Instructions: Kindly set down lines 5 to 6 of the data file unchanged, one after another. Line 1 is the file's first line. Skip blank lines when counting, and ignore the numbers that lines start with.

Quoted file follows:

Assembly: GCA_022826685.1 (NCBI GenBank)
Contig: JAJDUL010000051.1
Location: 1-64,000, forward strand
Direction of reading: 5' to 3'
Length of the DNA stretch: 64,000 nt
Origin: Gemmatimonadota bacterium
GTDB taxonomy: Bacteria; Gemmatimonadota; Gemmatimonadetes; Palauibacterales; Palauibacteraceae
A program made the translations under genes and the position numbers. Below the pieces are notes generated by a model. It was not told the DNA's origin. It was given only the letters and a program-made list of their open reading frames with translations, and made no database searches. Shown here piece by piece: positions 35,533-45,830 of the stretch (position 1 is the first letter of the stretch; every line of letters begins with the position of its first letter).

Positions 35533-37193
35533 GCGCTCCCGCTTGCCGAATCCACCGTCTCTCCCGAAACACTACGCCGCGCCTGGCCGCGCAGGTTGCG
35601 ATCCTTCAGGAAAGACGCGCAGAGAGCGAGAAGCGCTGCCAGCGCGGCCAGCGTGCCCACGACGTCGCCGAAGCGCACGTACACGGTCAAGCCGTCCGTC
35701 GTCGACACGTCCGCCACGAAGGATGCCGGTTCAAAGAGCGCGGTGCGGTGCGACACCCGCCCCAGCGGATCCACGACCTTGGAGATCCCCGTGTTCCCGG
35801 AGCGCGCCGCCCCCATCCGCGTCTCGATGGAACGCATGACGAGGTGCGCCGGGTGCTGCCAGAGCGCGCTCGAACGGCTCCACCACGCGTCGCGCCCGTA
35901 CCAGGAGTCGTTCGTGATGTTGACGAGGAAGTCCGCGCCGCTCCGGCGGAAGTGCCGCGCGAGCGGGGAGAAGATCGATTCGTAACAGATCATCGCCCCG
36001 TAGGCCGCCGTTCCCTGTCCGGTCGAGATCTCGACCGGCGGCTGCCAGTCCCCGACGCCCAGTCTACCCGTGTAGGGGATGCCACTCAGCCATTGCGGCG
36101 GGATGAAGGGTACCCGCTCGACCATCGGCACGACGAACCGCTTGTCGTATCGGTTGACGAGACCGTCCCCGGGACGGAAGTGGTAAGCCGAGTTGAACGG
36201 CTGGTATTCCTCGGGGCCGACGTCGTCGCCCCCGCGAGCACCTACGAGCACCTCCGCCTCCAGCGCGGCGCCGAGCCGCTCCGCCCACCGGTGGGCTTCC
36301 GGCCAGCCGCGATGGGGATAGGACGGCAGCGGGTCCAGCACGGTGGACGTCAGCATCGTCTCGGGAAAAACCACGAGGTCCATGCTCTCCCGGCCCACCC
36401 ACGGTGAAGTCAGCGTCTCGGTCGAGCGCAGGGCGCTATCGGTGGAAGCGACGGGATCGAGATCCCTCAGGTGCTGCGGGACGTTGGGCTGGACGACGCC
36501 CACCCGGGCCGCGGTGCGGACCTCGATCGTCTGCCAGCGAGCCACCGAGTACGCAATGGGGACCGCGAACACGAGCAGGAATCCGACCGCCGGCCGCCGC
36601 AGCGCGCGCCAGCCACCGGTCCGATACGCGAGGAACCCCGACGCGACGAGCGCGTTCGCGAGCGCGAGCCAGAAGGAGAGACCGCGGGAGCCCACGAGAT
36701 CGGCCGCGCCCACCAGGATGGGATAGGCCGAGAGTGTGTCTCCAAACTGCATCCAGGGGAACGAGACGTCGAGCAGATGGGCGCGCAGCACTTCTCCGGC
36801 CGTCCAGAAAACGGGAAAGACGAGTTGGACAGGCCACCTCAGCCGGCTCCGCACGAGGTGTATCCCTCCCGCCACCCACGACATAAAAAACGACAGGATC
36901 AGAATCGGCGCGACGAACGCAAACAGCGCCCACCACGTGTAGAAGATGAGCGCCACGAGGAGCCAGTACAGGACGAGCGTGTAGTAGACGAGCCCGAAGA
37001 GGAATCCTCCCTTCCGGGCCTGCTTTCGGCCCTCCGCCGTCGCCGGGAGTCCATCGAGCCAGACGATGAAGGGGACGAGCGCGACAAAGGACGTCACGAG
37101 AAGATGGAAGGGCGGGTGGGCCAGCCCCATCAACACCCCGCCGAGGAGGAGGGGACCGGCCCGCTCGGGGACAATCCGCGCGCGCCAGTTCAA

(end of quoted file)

Length of the DNA stretch: 64,000 nt
Origin: Gemmatimonadota bacterium